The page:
How the Smartest Holiday Money Abroad Is on Plastic; Use Credit Cards to Win in the Great Currency Exchange Game

By Mawer, Fred | The Mail on Sunday (London, England), July 15, 2001 | Go to article overview
Save to active project

How the Smartest Holiday Money Abroad Is on Plastic; Use Credit Cards to Win in the Great Currency Exchange Game


Mawer, Fred, The Mail on Sunday (London, England)


Byline: FRED MAWER

YOU may be able to make your holiday spending money go much further this summer if you use your credit or debit cards. But, as FRED MAWER explains, it depends on what cards you have in your wallet, as some companies impose higher charges than others.

The chart opposite compares how much it costs to obtain foreign cash and traveller's cheques from a leading bureau de change against using plastic to get currency out of cashpoint machines abroad and to pay for purchases.

There are, of course, dozens of credit and debit cards on the market. To narrow the field, Fred picked out the three he uses, as well as cards from the Nationwide building society.

CREDIT/DEBIT CARDS

IF you were to use a Nationwide debit card to get money from a cash machine, I calculate that you would be nearly ten per cent better off than if you went to a bureau de change. In America that translates as a [pound]65 saving on $1,500 ([pound]1,063) spending money - enough for a blowout meal.

In other countries, if you take into account commission for cashing traveller's cheques, the savings would be even greater.

In most instances, you will also profit from using other credit and debit cards, especially when you use them to make purchases. Yet the benefits are smaller than with Nationwide because of the charges the other card issuers impose.

Transactions with plastic are based on wholesale exchange rates. These are much more favourable than the 'tourist' rates offered when you swap sterling for traveller's cheques or foreign currency at bureaux de change and banks.

However, card issuers typically impose a handling fee of 1.5 per cent, with a minimum of [pound]1.50, to take money out of a cash machine abroad.

This fee will appear on your statements.

What won't appear is the additional 'exchange rate loading fee', levied on both cash withdrawals and purchases.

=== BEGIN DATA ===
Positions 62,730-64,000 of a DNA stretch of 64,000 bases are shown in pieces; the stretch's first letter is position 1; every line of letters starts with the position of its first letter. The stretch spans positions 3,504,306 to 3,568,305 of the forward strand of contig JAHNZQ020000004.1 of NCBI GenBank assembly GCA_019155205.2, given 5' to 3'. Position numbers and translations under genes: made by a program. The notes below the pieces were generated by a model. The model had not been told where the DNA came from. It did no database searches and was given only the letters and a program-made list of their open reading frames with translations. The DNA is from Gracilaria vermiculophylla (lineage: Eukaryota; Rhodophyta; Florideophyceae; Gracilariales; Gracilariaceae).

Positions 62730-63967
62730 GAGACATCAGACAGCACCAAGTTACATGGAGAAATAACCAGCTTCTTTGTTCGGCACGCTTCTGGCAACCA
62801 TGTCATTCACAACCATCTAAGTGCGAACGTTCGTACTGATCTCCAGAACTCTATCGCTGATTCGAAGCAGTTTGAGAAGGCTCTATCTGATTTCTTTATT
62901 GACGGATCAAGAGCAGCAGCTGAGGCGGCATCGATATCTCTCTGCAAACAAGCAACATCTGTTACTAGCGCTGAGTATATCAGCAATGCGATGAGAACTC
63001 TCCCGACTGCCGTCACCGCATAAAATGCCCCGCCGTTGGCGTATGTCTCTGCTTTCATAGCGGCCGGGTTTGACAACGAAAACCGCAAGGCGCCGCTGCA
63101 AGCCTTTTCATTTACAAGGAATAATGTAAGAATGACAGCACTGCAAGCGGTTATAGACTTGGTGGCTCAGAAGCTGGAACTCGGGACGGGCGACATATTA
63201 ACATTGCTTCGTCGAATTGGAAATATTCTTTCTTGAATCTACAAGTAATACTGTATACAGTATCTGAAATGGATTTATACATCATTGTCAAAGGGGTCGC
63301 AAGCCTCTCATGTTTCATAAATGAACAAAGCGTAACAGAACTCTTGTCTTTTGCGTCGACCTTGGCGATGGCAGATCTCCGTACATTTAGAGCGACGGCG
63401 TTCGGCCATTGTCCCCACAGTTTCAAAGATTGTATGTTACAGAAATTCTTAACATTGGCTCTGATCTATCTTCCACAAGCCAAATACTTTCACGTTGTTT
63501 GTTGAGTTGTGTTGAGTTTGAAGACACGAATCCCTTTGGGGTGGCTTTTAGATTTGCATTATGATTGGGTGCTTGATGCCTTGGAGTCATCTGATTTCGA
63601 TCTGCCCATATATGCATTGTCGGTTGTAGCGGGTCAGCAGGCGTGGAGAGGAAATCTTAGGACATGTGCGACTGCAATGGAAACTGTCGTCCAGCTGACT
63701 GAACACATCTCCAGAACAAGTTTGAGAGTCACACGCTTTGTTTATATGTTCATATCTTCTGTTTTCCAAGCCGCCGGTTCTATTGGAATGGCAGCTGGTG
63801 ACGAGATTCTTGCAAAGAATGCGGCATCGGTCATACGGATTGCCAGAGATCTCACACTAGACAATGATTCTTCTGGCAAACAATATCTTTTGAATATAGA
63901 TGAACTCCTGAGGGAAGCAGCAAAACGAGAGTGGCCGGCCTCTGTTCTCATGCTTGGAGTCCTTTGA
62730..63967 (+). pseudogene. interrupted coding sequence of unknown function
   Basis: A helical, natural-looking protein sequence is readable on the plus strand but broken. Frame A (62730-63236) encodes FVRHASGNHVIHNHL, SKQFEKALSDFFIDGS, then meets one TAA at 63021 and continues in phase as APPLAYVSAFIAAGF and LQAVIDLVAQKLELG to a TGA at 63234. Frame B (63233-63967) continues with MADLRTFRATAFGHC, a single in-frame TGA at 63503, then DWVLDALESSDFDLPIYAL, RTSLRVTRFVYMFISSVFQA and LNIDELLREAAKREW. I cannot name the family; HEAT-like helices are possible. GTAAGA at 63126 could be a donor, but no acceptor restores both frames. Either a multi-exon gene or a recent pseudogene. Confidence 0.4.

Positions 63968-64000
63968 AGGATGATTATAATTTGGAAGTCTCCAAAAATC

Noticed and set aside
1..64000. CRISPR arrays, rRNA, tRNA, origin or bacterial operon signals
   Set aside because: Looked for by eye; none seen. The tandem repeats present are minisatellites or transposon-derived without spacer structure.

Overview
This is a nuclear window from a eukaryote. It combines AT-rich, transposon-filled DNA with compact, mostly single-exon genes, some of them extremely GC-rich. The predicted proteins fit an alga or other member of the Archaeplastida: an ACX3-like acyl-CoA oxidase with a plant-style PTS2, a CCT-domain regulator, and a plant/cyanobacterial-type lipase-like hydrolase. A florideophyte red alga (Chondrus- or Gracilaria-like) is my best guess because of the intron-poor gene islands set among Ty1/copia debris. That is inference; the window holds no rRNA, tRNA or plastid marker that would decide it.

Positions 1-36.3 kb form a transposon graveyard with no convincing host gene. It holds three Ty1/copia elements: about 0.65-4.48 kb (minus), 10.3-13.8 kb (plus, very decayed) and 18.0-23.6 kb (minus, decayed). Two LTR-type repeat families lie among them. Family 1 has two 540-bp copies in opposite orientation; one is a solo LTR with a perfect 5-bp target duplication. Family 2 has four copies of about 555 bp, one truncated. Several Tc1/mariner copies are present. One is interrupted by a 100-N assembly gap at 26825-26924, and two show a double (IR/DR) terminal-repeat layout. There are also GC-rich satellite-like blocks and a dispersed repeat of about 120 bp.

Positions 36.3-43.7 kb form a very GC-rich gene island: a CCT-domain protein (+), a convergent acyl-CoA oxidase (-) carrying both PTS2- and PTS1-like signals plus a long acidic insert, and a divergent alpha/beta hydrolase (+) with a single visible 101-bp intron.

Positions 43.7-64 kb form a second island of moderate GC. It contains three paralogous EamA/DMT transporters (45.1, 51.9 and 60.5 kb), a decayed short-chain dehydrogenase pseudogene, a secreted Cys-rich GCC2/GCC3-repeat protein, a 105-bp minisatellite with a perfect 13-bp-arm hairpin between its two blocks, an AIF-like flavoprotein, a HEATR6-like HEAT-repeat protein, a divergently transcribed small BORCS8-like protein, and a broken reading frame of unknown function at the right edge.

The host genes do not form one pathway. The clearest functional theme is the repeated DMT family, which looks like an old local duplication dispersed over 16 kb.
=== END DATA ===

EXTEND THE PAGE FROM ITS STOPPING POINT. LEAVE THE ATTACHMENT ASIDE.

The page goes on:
This varies, but is often 2.25 per cent on debit cards and 2.75 per cent on credit cards. Find out what your cards charge. If the fees are greater than these, you're getting a poor deal. If you have more than one card, use the one with the lowest charges.

For example, I've now discovered that my NatWest debit card charges a 2.25 per cent handling fee (to a maximum of [pound]4) on withdrawals from cash machines, and a 2.65 per cent exchange rate loading - so I'll use my other cards instead in future.

Nationwide's fees are the lowest around: a zero handling fee on debit cards and 0.5 per cent on credit cards to use cash machines abroad, and no exchange rate loading fee whatsoever on either type of card.

Needless to say, the financial benefits of using credit cards hold only if you pay off your bill in full each month, and with debit cards you need to make sure there is enough money in the account before you travel.

The rest of this article is only available to active members of Questia

Sign up now for a free, 1-day trial and receive full access to:

  • Questia's entire collection
  • Automatic bibliography creation
  • More helpful research tools like notes, citations, and highlights
  • Ad-free environment

Already a member? Log in now.

Notes for this article

Add a new note
If you are trying to select text to create highlights or citations, remember that you must now click or tap on the first word, and then click or tap on the last word.
Loading One moment ...
Project items
Notes
Cite this article

Cited article

Style
Citations are available only to our active members.
Sign up now to cite pages or passages in MLA, APA and Chicago citation styles.

Cited article

How the Smartest Holiday Money Abroad Is on Plastic; Use Credit Cards to Win in the Great Currency Exchange Game
Settings

Settings

Typeface
Text size Smaller Larger
Search within

Search within this article

Look up

Look up a word

  • Dictionary
  • Thesaurus
Please submit a word or phrase above.
Print this page

Print this page

Why can't I print more than one page at a time?

While we understand printed pages are helpful to our users, this limitation is necessary to help protect our publishers' copyrighted material and prevent its unlawful distribution. We are sorry for any inconvenience.
Full screen

matching results for page

Cited passage

Style
Citations are available only to our active members.
Sign up now to cite pages or passages in MLA, APA and Chicago citation styles.

Cited passage

Welcome to the new Questia Reader

The Questia Reader has been updated to provide you with an even better online reading experience.  It is now 100% Responsive, which means you can read our books and articles on any sized device you wish.  All of your favorite tools like notes, highlights, and citations are still here, but the way you select text has been updated to be easier to use, especially on touchscreen devices.  Here's how:

1. Click or tap the first word you want to select.
2. Click or tap the last word you want to select.

OK, got it!

Thanks for trying Questia!

Please continue trying out our research tools, but please note, full functionality is available only to our active members.

Your work will be lost once you leave this Web page.

For full access in an ad-free environment, sign up now for a FREE, 1-day trial.

Already a member? Log in now.

Are you sure you want to delete this highlight?